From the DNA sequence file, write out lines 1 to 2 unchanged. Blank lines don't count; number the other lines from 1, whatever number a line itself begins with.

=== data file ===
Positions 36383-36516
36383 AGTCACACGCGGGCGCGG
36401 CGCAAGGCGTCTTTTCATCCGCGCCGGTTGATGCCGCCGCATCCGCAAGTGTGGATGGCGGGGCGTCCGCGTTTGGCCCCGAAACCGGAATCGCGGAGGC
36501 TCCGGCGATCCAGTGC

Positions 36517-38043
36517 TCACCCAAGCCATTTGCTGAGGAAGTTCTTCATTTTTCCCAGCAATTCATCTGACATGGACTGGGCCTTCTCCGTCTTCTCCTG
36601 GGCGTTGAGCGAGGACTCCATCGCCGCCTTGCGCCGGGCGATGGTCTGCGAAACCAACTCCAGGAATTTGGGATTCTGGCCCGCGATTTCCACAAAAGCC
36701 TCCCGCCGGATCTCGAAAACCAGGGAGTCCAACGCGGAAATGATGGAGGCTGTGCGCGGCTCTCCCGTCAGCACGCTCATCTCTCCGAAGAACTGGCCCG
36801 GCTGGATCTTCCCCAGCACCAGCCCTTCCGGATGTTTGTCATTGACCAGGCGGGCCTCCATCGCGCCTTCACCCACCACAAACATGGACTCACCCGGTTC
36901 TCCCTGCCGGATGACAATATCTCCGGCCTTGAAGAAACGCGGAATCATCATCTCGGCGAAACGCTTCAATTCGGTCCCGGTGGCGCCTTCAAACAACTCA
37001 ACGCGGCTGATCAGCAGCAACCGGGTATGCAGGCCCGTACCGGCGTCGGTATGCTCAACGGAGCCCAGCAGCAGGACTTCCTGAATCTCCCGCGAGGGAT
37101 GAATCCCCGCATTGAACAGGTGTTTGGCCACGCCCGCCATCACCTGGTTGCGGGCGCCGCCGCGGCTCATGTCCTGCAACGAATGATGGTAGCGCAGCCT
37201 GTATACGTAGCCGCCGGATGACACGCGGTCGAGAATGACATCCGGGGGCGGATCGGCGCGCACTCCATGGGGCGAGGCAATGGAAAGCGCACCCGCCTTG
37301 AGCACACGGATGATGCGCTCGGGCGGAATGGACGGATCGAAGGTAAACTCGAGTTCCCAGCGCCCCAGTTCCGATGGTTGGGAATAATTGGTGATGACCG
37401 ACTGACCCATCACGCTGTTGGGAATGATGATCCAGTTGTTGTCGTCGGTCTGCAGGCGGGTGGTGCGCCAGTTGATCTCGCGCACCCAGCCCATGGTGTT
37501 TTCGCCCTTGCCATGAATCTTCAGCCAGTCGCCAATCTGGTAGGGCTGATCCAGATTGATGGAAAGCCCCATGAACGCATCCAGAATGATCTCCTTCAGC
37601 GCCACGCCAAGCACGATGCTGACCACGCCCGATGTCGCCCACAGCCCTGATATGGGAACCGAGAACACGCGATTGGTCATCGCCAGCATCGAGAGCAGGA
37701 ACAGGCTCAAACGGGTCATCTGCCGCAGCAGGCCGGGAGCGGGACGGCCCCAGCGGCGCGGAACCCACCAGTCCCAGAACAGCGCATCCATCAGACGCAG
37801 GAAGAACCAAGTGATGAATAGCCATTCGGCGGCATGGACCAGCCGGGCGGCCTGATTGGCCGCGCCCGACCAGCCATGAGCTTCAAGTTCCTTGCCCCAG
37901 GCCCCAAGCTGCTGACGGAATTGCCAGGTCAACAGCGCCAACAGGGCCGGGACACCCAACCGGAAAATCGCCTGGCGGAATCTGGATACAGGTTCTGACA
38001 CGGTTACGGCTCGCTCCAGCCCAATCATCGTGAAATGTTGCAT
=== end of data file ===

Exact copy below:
Positions 36383-36516
36383 AGTCACACGCGGGCGCGG